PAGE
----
We want a common policy on these things. The organisation producing this new aid consists of British, French and German firms working together, and it is only sensible that they should get proper treatment and that there should be none of the sordid squabbling over navigation aids which has gone on in the past. So much depends upon getting the right aid as quickly as possible. Nothing should stand in the way but technical merits.

The apparatus must enable the pilot to know where he is at any given moment and to inform ground control accordingly so that ground control can have the overall picture and know where every aircraft is, and be able to take speedy action to avert any possibility of a collision.

I am not clear about the cost of all this. I believe the right hon. Gentleman said that the cost would be about £7 million. Does that mean the overall cost of Eurocontrol or merely our share? I understand from the figures in the Bill that it is expected that in the beginning there will be a capital cost of £3 million, followed by an annual recurrent cost of £2 million. From my experience on the Public Accounts Committee in examining the Estimates of the Ministry of Aviation, I think that we must treat these figures with tremendous caution.

In the past, we have all sorts of bills from the Ministry of Aviation. In the beginning their Estimates have been comparatively small, but in the event they have turned out to be astronomical. This is a difficult subject in which to assess costs and I would have thought that the figures which the right hon. Gentleman gave were rather on the low side and that we may have to accept something much more in the end if we are to get the kind of equipment which we need.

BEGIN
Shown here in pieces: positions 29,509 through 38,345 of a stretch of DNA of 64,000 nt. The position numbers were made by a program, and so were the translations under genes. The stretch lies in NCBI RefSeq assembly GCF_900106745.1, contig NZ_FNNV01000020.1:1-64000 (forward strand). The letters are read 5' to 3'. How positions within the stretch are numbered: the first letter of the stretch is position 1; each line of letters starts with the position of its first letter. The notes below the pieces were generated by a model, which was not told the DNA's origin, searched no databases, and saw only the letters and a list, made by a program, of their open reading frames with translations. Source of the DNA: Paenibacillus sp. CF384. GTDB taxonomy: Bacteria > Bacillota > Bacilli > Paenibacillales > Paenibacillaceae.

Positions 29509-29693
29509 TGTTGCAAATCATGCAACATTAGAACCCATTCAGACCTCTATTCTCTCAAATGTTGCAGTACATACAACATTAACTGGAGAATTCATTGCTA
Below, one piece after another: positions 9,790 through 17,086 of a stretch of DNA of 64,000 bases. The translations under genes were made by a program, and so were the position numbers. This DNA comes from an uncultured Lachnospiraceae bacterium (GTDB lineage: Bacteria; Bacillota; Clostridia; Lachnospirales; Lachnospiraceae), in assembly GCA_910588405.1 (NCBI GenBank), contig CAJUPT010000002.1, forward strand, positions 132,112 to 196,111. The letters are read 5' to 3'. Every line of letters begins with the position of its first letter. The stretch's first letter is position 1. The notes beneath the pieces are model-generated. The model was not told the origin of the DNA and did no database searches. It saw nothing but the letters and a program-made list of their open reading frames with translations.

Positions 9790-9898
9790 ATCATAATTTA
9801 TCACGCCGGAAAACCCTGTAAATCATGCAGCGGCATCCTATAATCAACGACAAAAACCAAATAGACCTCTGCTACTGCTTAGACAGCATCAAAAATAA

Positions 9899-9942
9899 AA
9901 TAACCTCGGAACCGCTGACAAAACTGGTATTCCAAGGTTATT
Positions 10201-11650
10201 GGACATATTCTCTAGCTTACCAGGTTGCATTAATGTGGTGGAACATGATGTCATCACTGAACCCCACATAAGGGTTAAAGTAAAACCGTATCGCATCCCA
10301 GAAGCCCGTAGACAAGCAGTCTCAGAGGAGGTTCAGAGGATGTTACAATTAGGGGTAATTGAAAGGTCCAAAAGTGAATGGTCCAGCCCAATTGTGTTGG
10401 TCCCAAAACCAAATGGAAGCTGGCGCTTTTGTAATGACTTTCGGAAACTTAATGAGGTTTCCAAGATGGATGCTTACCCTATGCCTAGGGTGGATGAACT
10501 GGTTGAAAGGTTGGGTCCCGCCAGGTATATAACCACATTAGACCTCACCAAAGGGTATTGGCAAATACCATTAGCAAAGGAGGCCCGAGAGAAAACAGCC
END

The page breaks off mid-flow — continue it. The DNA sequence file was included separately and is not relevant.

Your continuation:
I do not think that we would quarrel with the Minister's overall policy of reimbursement, so that in the long run airports are self-sufficient, but there will be cases, as he said, when it will be almost impossible and when some subvention will be necessary. However, I ask him to go a little carefully on this. The air operating companies are now going through a fairly thin time and have complained bitterly about the increase in charges at London and other airports. Although it may be said that that is special pleading, because the operators obviously do not like to pay more than they need, if we try too quickly to impose a large sum in respect of navigational aids, that may be the last straw which breaks the camel's back. Bearing that in mind, over a period we want to work up to the position where the aids will be paid for one way or another by the users. It is true that air traffic control is a complex and expensive undertaking, but if it produces more orderly and safer travel, this will be money well worth spending.